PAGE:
CHICAGO – The issue of gender identity, especially for those who are born with a vagueness as to what to call themselves between/beyond boy and girl, has come front and center in the U.S., both with the legalization of gay marriage and the callous repudiation of identity by trying to pass laws dismissing it (the North Carolina “bathroom” laws). The performance companies of The Living Canvas and Nothing Without a Company is currently staging “[Trans]formation,” which presents gender identity art by six performers, who perform most of the play in the nude.
CHICAGO – After he reigned as the father in the classic 1979 film “Breaking Away,” actor Paul Dooley suddenly became everyone’s Dad – and by everyone that meant Molly Ringwald (“Sixteen Candles”), Julia Roberts (“Runaway Bride”) and Helen Hunt (“Mad About You”). He tells all in PART TWO of a comprehensive interview.
CHICAGO – If there ever was a quintessential “Dad” in movies of the last generation, it would have to be Paul Dooley. The comedian and character actor is best known for portraying the patriarch in “Breaking Away” (1979) and “Sixteen Candles” (1984), but was also in director’s Robert Altman’s ‘ensemble’ and has had a stellar career.
CHICAGO – This forgettable time waster is mildly amusing as long as you don’t let yourself go into mourning over Robert Deniro’s career. But then again that almost goes without saying these days. Likewise Stallone who has had far more interesting career choices in the last decade than this. The pair play retired boxers who comes out of retirement for one last fight. One for the paycheck. The other to settle an old score.
CHICAGO – Sylvester Stallone and Robert De Niro – between them they have over 150 film credits in careers stretching back to the 1960s. Two of their most famous roles, boxers Rocky and the Raging Bull, get the full make-fun-of treatment in the Christmas Day Film “Grudge Match.”
CHICAGO – Some comedies improve when they climb down off the big screen and take up residence on the small one. Perhaps it’s just that we’re more forgiving at home then we are when we’re paying a fortune for tickets, parking, and popcorn. Or we’re just more accustomed to bad comedy writing on TV. However, “The Incredible Burt Wonderstone,” one of the more notable box office flops of 2013 so far (it couldn’t crack $23 million TOTAL) is not one of those better-at-home comedies. It’s still a stunniningly flat, boring piece of work and the scant special features do nothing to improve it.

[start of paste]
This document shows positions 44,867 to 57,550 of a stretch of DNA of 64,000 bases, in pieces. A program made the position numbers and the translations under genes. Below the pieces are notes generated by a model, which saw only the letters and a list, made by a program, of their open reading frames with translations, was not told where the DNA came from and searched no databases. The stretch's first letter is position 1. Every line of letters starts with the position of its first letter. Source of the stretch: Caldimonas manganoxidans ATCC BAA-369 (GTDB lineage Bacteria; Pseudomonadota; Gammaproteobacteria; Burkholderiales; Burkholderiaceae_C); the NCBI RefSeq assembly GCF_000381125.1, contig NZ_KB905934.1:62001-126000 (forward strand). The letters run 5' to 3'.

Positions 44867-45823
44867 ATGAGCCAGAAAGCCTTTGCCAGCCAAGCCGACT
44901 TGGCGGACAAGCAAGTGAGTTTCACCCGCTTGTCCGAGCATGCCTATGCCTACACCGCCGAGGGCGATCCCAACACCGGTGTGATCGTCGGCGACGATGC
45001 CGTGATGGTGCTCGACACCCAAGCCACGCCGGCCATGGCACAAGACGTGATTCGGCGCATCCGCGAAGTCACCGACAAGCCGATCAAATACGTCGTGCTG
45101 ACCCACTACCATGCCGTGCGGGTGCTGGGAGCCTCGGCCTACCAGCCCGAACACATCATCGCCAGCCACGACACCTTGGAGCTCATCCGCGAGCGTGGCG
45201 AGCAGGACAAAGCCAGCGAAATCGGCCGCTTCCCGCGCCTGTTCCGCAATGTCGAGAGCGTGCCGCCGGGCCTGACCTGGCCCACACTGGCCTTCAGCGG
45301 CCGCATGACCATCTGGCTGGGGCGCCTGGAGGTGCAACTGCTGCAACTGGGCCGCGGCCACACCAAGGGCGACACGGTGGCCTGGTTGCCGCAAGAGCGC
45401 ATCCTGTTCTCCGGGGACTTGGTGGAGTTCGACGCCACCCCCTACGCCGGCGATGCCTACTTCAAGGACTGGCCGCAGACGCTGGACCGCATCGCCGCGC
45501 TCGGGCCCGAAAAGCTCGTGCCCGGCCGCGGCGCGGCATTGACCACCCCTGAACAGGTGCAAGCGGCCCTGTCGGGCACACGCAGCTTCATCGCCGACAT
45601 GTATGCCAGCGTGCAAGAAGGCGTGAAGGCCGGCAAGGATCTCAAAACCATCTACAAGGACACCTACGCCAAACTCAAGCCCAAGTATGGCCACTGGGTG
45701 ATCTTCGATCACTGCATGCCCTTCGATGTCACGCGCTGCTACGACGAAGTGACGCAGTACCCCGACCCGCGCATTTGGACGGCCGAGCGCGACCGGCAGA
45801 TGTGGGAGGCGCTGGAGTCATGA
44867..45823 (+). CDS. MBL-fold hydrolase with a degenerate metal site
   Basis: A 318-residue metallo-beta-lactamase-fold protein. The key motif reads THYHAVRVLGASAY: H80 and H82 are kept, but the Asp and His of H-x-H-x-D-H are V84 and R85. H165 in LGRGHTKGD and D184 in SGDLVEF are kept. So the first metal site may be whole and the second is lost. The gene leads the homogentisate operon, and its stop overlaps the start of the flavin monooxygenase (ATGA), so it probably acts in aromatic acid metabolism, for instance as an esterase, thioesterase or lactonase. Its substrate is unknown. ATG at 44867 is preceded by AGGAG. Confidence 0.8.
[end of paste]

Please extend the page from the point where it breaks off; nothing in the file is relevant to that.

CHICAGO – It’s this simple – “The Incredible Burt Wonderstone” just isn’t funny. Sure, there are a few laughs here and there and some of the supporting cast works but the leads are woefully miscast and most of the jokes hit with all the awkward silence of a Bennigan’s tableside magician who guesses the wrong card.
CHICAGO – Ben Affleck’s stellar “Argo” won three Oscars last night, including Best Picture of 2012, and Warner Bros. very purposefully timed the Blu-ray and DVD release to capitalize on the film’s wave of success. But they didn’t cut corners to do so. This is one of the best Blu-ray releases in some time, with a stellar collection of special features that don’t just enlighten viewers on the art of filmmaking but offer detailed histories of the true story that just won the Best Picture Academy Award.
CHICAGO – Three actors, with three Oscars and an astounding 14 nominations between them, obviously have lost the ability to read a script late in their careers. That or the producers had dirt on them. There is no other reason why Al Pacino, Alan Arkin and Christopher Walken would be the “Stand Up Guys.”
CHICAGO – Ben Affleck has reached the apex of his already impressive directorial career with the stunning “Argo,” a tight, tense machine of a film, a masterwork that delivers as comedy, action, drama, and more. Critics see movies all the time that we understand may produce a divided response. We get that many acclaimed films won’t make a dent with the populous.